Back in Atlanta, Chris Boardman won a cycling bronze in the road time trial. Four years on in Sydney, Jason Queally won a gold on the track. In Athens in 2004, Chris Hoy and Bradley Wiggins (both now sirs) won a gold medal each. In Beijing in 2008, British cyclists won eight golds, with three going to Hoy. And the process continues, like the first chapter of St Matthew’s gospel: Boardman begat Queally and Queally begat Hoy and Wiggo, and Hoy and Wiggo begat Jason Kenny and Kenny begat Callum Skinner…
First find your talent. Lizzy Yarnold took up the heptathlon after watching Denise Lewis win a gold medal at the Sydney Olympic Games of 2000, but she was never much good. So she took part in the Girls4Gold talent–spotting exercise, believing she’d be better suited to the horsey sports. UK Sport’s talent-spotters suggested she try the skeleton bob: the sport in which you go down the toboggan run headfirst. She won gold at the Sochi Winter Games in 2014.
In a sense Yarnold was a natural: she won her first race. She’d never have got anywhere if she hadn’t had the right stuff: the explosive power needed at the start allied to the courage and cool to drive the sled, and with all that the willingness to change everything and live the life of a champion. But she’d never have had the chance to show her natural abilities — and to go beyond them — without the artificial intrusion of the talent-spotters.
It’s not a romantic business. It’s not entirely attractive, either. Sweetenham was accused of bullying. Shane Sutton, another Australian and former head of the British cycling team, was suspended and then resigned after allegations of sexist behaviour and derogatory remarks about Paralympians.
The greatest triumph of British sport has been in sports where the British were once no-hopers. In dressage, Britain was a laughing stock, especially if you were German. But the pioneering Carl Hester did the pathfinding job and gave British riders international manège-cred. Britain followed two golds in 2012 with two more medals in Rio, a silver in the team event and individual gold for Charlotte Dujardin, Hester’s greatest protégée.
There was a time when British gymnasts found it hard to get lottery funding because they were so far off the pace. Again, there were pathfinders: Beth Tweddle and Dan Keatings. This week Max Whitlock won two gold medals in the space of an hour, on the floor and on the pommel horse: and all this after his still more remarkable bronze in the all-around. In total, Britain won an astonishing seven medals in gymnastics.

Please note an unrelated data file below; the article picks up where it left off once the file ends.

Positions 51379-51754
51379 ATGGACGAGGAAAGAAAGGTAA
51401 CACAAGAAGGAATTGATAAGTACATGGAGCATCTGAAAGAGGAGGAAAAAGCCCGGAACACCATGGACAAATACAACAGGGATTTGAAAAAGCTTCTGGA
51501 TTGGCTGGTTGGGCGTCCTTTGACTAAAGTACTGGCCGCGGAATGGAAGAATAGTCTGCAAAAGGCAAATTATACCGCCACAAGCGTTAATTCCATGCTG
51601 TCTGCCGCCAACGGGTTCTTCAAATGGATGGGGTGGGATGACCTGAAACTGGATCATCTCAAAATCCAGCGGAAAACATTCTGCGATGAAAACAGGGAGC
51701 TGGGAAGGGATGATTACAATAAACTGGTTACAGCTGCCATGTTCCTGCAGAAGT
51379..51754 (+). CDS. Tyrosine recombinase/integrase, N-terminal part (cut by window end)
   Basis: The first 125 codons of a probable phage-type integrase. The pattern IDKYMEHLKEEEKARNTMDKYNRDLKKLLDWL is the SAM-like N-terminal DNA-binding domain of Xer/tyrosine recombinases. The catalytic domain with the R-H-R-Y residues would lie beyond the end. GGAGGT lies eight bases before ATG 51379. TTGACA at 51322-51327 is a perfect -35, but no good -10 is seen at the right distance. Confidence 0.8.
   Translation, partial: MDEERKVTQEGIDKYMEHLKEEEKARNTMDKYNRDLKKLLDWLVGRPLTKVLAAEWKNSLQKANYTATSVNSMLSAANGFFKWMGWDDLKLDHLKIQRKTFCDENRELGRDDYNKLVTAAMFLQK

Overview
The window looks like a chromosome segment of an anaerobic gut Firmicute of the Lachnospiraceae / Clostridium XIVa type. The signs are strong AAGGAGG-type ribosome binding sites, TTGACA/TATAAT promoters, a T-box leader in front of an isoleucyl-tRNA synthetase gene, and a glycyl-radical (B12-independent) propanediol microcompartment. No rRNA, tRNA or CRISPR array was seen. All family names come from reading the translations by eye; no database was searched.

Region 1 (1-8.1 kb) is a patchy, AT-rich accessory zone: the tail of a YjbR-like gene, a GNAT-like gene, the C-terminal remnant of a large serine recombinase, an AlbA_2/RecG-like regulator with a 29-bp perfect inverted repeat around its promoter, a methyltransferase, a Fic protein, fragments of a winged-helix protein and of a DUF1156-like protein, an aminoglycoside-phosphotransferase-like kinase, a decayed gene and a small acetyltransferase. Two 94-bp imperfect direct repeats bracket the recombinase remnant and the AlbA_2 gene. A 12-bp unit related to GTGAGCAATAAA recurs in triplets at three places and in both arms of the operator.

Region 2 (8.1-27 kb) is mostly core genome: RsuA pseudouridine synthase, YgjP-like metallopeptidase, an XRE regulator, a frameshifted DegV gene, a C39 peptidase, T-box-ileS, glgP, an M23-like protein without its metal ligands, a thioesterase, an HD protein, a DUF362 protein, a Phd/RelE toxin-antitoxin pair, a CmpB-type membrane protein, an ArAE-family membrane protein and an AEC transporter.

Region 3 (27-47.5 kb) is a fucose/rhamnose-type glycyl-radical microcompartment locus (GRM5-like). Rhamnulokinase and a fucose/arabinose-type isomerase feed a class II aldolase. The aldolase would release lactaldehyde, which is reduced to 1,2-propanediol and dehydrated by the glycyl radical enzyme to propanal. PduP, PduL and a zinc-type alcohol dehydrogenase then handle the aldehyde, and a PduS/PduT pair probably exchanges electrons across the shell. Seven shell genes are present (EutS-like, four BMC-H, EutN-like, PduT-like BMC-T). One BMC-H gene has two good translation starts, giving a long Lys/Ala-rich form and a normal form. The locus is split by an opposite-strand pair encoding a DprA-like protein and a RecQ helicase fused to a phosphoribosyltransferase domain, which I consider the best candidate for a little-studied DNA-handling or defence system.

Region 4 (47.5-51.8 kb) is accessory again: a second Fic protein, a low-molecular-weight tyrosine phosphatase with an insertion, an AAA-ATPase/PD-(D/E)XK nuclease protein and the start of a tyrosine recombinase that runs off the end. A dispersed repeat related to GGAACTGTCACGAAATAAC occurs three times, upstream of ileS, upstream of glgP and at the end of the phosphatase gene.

So it’s about creating a culture of marginal gains and zero compromise, and pursuing it with rigour. It’s about talent-spotting, and looking for exceptional individuals. Stewart Laing, senior lead performance pathway scientist at the English Institute of Sport, said: ‘In a way we’re looking for people who want to win twice. It’s not enough just to come first: you must also want to set a new personal best when you do so.’
In the end, even with the most regimented of systems, it’s not about the machine, it’s about the ghost. It’s about the soul of the athlete, it’s about that impossibly elusive thing they call team spirit. Discussion of sports tends to come back to coaches and managers and performance directors, just as discussion of sporting history tends to be about politicians and the horrible old men who run international sporting federations. But sport is not about them at all.
No: it’s about athletes. And whether you are a Chinese diver or a British cyclist, the winning of a medal ultimately comes down to matters beyond analysis. You can’t create greatness, in sport or anywhere else: you can only give individuals and teams the chance to seek greatness. That’s when you discover the people who don’t want to be ordinary: the people prepared to be extraordinary.
Subscribe to The Spectator today for a quality of argument not found in any other publication. Get more Spectator for less – just £12 for 12 issues.